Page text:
Durian Pengat as the draw

I read in the local daily newspaper about a cafe that offers a durian dessert. OWL cafe in Republic Plaza is newly opened and if you are in the city, you might like to check it out. Here’s a link to a food blogger’s review of the dishes served.

Durian pengat is a sweetened durian pulp, just like having blended durian except made richer by the addition of coconut milk to unify the textures. It makes not so good durian edible in a sweet soup. Here’s a recipe from a lady who likes the dessert. However there are many ways to make this and I have not tried this so cannot vouch for it.


Singapore branded durian chocolate

My friend O and I went to check out the Gardens by the Bay’s latest attraction, the Children’s Garden. By the time we huffed and puffed our way there from the car park, the sun had evaporated about 5% of our body’s liquid mass. Desperate for a drink of water, we entered the nice cool air-conditioned shop that was beside the Toddler play area. It was my first time in there, and the menu consisted of the usual fast (and somewhat junky) type food that most commercial vendors believe children should be eating. While I was browsing the counter, saw a little acrylic stand selling bars of chocolate.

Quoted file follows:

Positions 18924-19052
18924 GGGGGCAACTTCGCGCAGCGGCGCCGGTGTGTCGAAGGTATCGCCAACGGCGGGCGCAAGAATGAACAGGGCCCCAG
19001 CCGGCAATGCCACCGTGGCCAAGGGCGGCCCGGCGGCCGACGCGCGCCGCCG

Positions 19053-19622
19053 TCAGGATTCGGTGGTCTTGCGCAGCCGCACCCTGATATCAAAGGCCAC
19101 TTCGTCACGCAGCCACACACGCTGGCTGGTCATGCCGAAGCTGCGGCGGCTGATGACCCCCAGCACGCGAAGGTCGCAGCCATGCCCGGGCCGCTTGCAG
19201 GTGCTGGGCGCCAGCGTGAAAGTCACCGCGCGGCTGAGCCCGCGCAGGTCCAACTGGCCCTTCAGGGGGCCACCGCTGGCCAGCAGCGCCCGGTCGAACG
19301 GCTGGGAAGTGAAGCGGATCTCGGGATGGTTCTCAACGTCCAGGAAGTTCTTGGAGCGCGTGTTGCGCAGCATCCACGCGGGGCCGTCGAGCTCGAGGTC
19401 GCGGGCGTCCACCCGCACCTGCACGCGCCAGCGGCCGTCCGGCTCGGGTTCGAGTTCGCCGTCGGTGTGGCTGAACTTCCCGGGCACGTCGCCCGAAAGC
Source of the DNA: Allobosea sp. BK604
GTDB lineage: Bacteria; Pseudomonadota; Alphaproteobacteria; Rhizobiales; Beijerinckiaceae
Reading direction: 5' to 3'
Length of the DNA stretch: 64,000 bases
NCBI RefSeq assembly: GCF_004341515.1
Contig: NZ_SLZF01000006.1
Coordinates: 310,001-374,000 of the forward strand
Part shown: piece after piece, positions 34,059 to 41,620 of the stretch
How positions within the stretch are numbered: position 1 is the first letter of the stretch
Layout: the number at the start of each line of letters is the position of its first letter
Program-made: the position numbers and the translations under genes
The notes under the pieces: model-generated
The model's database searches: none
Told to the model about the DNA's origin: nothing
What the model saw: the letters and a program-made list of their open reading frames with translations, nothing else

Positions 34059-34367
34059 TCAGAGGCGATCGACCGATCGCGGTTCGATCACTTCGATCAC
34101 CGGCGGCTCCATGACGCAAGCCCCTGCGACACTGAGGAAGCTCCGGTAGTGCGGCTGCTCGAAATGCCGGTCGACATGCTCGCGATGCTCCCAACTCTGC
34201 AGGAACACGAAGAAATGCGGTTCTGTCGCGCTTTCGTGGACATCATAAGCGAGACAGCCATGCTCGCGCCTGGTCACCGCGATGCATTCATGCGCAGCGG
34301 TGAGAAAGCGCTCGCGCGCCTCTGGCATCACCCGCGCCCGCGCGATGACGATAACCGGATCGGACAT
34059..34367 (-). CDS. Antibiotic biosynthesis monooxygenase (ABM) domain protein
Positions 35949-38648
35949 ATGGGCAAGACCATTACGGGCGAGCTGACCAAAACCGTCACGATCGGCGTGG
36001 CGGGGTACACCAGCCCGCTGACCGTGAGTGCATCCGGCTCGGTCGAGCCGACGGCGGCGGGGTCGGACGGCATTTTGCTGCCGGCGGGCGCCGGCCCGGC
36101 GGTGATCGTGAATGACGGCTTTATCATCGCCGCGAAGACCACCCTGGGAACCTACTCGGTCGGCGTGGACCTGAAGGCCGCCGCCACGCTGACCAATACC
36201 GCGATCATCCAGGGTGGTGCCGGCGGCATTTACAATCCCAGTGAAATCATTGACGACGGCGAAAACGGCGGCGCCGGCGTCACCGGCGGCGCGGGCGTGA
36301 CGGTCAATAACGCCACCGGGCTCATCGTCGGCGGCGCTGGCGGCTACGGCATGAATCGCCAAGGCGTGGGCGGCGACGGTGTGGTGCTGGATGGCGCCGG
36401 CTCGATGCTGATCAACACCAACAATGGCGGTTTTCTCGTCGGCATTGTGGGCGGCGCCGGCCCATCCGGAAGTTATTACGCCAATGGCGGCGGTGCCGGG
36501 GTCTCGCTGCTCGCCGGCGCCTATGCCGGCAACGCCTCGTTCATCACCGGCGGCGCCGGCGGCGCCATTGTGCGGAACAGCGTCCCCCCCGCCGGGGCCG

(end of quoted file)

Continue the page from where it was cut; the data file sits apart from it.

Gardens Chocolate

Gardens By The Bay Branded Chocolate

What possessed the GBTB to brand their own chocolate slabs for sale? I guess it could be a souvenir… they should  perhaps advertise a unique selling point that it doesn’t melt in the Singapore heat. The flavors are quite different than what you would find in a normal display in the supermarket or what Lindt would consider their bestsellers. The Durian one caught my attention, and it was all with Dark Chocolate. I didn’t get round to trying this, maybe it would be better if they sold it in one of the cold domes rather than the stall which lets you out back into the hot sun when you step out of the glass doors. I was imagining stepping out into the Toddler play area with chocolate on my hands and stains on my shirt. Nooooo….

Anyone tried this yet? Please let me know if you have. I’m a fan of the actual durian more than the processed derivatives.